Joe’s to Moe’s: 7 days in the Valley
Pictured: Mike Dominguez, Evan Hanson, Anne Dominguez, Amanda Desrosiers, and Katy-Robin Garton
Climbing locations: Joe’s Valley and Moe’s Valley, Utah
“So we acknowledge what we are rather than try to hide from our problems and irritations. Meditation should not help you forget your commitment at the office, in fact in the practice of sitting meditation you relate to your daily life all the time. Meditation practice brings our neuroses to the surface rather than hiding them at the bottom of our minds. It enables us to relate to our lives as something workable. I think people have the idea that, if only they could get away from the hustle and bustle of life, then they could really get into some sort of contemplative practice in the mountains or at the seashore. But escaping the mundanity of our lives is to neglect the food, the actual nourishment which exists between two layers of bread. When you order a sandwich, you do not order two layers of bread. You have something in the middle which is chunky, eatable, delicious, and the bread comes along with It.” –The Myth of Freedom, Chogyam Trungpa
So yes, I know bouldering in Utah is not like Buddhism. I suppose climbing around on oversized boulders could be, were I to be a practicing Buddhist. However, neither myself nor the others with whom I traveled to central and southern Utah this spring past were Buddhist nor at the time did we think of the journey in such terms that Trungpa outlines. Maybe we did feel the profundity of the now, in a lost moment, fragmented from the conversation, you know that ongoing stream of thought that happens during extended trips. The long travel days, plane to car, caffeinated daydreams, traffic lights, gas station bathrooms, exhausted but accept it as part of the journey type thing. Perhaps sheer exhaustion may have been the catalyst for a lightening quick yet sincere cathartic release. Maybe we glimpsed some majesty as a peripheral thought, the kind that is barely conscious. I think it would take more considered thinking to unpack the sandwich metaphor and give it some license within our climbing lifestyle. I don’t want to have to stop traveling on behalf of my passion, given that it may lack the middle chunky part. But the elegance with which we camp, connect, and feel during these trips is enough if not proof that being there is what Trungpa may be indicating. This feeling resonates in me, and is evidenced in the artifacts that remain, the records and subsequent memory.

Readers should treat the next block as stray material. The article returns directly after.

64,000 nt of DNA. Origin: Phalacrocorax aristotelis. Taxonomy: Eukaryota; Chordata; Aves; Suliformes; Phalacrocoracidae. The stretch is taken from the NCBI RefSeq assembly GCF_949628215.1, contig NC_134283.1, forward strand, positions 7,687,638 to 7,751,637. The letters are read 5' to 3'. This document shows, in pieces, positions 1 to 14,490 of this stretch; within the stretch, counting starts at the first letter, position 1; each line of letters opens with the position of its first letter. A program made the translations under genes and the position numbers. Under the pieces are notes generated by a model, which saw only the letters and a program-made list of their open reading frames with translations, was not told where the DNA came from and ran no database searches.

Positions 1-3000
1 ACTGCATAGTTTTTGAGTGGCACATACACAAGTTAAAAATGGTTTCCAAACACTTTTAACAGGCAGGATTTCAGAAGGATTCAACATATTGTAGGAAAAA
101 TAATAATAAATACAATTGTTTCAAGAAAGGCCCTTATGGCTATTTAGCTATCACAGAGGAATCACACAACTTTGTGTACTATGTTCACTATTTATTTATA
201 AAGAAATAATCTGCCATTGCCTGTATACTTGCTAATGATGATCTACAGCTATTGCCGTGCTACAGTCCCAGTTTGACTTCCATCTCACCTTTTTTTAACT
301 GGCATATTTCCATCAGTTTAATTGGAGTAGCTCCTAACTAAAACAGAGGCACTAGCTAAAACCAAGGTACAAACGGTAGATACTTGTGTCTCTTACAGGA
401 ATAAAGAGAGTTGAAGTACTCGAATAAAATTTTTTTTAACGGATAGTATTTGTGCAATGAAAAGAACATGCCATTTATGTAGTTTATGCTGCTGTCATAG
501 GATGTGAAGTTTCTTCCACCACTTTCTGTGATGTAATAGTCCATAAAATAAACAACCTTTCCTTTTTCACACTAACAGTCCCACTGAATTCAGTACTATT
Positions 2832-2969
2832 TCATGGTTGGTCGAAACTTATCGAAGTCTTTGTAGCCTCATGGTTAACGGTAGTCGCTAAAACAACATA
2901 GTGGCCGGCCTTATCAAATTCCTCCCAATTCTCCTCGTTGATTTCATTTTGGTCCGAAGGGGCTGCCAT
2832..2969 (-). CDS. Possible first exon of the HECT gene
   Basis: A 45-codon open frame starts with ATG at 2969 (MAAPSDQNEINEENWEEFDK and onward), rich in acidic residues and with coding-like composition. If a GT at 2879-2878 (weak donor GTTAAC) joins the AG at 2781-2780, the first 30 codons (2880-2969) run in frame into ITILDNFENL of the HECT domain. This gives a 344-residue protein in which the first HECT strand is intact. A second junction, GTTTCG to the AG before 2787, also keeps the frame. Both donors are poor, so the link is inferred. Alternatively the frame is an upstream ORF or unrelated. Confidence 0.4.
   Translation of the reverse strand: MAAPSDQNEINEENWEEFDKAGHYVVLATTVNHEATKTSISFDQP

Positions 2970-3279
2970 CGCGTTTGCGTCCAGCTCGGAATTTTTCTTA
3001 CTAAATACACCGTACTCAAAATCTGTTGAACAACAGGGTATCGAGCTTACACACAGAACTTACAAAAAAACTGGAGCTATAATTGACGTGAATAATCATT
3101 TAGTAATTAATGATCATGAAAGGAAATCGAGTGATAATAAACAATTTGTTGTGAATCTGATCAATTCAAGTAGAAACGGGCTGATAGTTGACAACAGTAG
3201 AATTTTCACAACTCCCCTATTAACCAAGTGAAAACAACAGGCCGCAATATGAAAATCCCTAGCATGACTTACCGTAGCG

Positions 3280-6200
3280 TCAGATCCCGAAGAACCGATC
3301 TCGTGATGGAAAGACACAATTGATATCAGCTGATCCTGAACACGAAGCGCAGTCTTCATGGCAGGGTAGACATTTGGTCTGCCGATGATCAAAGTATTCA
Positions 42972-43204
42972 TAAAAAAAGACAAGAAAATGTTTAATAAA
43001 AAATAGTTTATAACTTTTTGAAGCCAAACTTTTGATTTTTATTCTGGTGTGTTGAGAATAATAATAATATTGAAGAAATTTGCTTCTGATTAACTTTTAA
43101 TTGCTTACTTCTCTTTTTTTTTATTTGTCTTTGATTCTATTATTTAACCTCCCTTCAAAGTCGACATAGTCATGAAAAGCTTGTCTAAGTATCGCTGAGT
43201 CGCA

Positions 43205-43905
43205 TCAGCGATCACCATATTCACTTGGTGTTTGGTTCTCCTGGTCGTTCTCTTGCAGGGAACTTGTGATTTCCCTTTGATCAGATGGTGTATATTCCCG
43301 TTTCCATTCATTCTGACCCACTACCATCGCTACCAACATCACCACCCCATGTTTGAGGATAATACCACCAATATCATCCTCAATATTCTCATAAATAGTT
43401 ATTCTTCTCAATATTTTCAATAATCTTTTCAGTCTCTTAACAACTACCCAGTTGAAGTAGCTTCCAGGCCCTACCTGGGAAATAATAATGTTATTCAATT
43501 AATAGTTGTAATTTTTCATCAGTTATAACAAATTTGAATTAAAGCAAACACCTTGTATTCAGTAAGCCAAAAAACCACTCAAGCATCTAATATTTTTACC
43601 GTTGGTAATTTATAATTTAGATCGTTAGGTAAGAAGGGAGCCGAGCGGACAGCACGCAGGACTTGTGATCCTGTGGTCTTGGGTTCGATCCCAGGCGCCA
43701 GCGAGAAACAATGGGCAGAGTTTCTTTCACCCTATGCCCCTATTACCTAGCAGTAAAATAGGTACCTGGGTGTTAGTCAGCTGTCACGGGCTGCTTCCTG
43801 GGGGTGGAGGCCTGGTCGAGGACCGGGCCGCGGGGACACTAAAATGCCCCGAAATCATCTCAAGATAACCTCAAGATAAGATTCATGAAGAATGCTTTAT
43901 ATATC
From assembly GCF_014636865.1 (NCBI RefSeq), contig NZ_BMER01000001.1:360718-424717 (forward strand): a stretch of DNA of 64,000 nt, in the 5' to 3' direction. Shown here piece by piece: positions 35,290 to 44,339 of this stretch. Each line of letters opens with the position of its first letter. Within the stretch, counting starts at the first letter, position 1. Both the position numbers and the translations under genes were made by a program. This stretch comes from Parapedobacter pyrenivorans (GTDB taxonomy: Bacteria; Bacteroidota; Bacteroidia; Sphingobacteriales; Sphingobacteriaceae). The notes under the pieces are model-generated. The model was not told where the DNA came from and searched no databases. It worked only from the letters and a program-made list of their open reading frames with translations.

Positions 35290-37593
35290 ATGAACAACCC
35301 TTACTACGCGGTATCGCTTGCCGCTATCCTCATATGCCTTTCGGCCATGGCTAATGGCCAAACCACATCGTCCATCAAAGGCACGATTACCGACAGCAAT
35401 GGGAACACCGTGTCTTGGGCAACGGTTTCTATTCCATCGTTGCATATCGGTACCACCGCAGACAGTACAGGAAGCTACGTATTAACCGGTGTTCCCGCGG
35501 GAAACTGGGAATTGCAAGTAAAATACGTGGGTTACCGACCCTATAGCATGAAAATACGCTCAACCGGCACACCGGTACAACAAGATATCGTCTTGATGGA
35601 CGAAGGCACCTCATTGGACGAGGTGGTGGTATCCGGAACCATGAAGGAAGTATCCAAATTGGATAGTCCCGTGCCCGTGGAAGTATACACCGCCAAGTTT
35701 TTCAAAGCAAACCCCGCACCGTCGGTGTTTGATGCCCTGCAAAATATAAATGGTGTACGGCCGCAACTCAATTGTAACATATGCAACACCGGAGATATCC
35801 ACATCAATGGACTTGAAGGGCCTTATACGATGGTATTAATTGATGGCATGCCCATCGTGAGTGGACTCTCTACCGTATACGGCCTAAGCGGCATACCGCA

I look back at the photography and have a new experience, one that is equally fragmented and elegant, at least elegant in its memorial of the event. This trip connected a handful of friends gathered on a hillside, excited if only for the moment to be engaged in a physical act. Climbing does have a reality, partly in the form of raw physicality and accepted limitations, which are daily life aspects for climbers. Not everyone is pushing the limits within the climbing world. But pushing their own limits perhaps, in order to feel nourished and satisfied within, and continually return to the journey, which for me is what it’s all about.